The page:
Before I began my teacher training, I had a lot of expectations. I thought that in six months I was going to be doing handstands, Chaturangas, and sticking my leg over my head because that’s what this yoga stuff is all about, right? Well my training came and went, and I quickly realized that not only was I not going to be doing a headstand anytime soon, but that this yoga stuff was about so much more. It isn’t really about performing a pose at all.
I started my training with a pretty low level of physical fitness. Exercise was always a means to lose weight for me, and definitely not a lifestyle or a way of living. So, like my constant on and off relationship with dieting, I was on and off with moving my body. I usually would work unrealistically hard for a bit until I injured myself, and then I would give up until I felt I was unbearably too fat. This cycle repeated for years. My teacher training really showed me how much I had abused my body. Most poses were painful. I couldn’t even lay flat on my back in corpse pose without being in discomfort. My shoulders ached, and my low back would throb. My hands would go numb.
That internal dialogue would start about how I should be able to be without pain, but there I was experiencing pain. I had to make the choice (a choice I have to consciously still make everyday) to check my ego at the door, and simply do what was in my ability to do in that moment. I had many fears about making this choice. I was afraid everyone would think I was lazy. I feared not being able to do these poses well enough to teach them. The simple body position isn’t what yoga practice is about, the confrontation of the fears that the position brings about is where the practice of yoga truly begins.
Today, Kino MacGregor said this on her Instagram about advanced asanas:
“…asanas are tools to gaze within your inner self not the goal in and of themselves…I believe we need to experience ourselves at the edge of our comfort zone in order to access the limitless self within.”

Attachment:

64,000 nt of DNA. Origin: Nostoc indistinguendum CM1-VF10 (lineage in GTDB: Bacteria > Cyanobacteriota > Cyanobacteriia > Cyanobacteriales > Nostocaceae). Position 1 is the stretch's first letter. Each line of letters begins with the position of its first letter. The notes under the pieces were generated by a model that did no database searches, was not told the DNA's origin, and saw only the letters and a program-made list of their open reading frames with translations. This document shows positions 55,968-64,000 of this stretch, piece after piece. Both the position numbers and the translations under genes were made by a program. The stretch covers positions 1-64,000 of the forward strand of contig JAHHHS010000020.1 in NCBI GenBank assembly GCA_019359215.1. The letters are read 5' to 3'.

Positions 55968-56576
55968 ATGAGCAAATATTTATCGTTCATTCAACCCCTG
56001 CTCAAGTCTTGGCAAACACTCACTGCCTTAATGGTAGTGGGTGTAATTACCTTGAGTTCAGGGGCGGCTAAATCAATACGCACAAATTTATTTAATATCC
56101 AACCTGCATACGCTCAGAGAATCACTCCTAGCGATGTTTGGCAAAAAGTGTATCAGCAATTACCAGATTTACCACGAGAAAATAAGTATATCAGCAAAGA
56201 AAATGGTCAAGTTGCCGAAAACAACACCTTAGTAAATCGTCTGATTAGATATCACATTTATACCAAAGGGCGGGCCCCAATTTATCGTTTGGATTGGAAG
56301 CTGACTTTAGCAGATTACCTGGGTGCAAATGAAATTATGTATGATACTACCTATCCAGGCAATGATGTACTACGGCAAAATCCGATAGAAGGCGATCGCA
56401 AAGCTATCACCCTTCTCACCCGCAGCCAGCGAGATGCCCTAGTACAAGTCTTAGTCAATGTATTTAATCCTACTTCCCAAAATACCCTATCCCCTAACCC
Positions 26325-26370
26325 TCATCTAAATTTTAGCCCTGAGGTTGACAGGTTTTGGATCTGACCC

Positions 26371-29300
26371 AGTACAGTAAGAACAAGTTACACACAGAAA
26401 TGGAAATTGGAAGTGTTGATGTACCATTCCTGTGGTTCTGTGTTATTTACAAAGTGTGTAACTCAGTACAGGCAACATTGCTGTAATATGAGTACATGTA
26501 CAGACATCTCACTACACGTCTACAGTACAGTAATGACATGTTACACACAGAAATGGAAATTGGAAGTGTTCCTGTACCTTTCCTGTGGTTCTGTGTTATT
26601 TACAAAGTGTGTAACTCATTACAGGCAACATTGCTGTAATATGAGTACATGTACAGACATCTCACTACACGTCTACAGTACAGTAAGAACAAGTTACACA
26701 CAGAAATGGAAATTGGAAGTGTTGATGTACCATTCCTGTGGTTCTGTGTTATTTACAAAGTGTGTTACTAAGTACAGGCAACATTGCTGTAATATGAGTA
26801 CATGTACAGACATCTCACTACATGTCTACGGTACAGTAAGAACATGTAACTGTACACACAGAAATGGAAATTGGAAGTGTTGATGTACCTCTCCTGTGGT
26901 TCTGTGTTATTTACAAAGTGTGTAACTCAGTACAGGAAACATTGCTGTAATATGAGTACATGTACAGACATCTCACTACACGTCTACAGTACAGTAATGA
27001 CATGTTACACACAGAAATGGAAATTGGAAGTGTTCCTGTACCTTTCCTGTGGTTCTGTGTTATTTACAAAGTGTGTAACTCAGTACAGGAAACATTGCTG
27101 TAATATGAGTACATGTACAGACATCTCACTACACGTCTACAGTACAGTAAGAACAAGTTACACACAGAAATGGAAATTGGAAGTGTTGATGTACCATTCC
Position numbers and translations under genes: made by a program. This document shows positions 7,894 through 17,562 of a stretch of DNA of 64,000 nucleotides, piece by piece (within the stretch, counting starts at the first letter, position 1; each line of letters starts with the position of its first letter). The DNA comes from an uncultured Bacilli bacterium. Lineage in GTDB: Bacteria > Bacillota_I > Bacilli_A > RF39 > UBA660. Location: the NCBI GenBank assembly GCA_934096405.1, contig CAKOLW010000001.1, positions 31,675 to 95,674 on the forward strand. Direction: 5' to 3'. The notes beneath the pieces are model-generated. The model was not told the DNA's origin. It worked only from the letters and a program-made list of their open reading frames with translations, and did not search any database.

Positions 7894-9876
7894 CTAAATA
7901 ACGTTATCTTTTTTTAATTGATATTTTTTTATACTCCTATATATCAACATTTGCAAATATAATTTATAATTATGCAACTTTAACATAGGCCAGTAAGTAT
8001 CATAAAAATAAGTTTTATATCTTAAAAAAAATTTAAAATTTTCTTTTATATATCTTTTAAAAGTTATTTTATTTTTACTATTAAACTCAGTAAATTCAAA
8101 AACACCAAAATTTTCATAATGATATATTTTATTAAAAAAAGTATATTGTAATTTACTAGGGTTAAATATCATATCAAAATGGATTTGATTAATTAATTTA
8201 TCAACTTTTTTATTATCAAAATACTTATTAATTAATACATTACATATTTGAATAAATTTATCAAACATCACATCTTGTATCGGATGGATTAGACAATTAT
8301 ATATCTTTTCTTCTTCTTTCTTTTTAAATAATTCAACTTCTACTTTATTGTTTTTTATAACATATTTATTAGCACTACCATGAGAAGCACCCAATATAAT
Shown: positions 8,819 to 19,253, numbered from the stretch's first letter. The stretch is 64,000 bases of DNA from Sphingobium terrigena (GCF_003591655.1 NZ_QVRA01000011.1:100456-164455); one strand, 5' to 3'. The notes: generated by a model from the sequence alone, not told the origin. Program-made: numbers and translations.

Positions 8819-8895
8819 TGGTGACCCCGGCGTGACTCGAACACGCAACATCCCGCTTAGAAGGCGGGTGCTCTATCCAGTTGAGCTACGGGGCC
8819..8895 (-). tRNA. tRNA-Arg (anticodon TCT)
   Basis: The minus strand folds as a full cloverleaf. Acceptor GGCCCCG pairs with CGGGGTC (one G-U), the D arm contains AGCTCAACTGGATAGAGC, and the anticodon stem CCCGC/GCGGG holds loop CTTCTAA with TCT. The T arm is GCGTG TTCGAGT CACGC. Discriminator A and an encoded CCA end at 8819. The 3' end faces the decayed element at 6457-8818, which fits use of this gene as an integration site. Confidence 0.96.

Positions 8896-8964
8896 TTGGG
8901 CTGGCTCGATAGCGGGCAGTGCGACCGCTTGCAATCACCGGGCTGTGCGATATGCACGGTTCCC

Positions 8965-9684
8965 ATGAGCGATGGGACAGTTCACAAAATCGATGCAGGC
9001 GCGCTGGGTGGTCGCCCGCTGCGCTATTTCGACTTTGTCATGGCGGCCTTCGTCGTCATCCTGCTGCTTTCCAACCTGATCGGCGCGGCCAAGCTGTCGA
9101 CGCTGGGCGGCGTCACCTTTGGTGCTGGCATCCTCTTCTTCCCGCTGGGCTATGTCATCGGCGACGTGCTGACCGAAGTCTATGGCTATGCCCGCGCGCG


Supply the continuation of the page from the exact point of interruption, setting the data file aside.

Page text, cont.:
Challenge reveals our own nature to ourselves. It’s easy to be positive when things are going smoothly, but when we are uncomfortable, tired, or in pain, all those limiting beliefs rear their ugly heads. I’m not saying we should seek physical pain or discomfort. For many of us, sitting still for just a few seconds is all that is required for all those destructive thoughts to come up. I was uncomfortable just laying down. The discomfort forced me to examine my behavior (constantly trying to push through pain), and choose a kinder behavior for myself (modifying a pose). Then, I had fears about modifying poses which caused discomfort of the mental kind, and the process repeated itself. Physical sensation was the gateway into discovering my mental limitations. Working through these mental limitations is like peeling an onion layer by layer. There are times when you may think, “Oh, I’ve totally dealt with that event/thought/fear/relationship.” Then you are sitting in Pigeon pose, and it all comes flooding back again. It’s just another layer to peel away, and with breath and stillness it is possible.
Yoga is not just physical postures. It’s a tool in the toolbox. Through challenging oneself, all of our baggage bubbles to the surface, and yoga shows us with breath and focus how to examine and sit with our deepest beliefs about ourselves and the world. It is the catalyst, yet it is also the way through our fears to finally meet ourselves.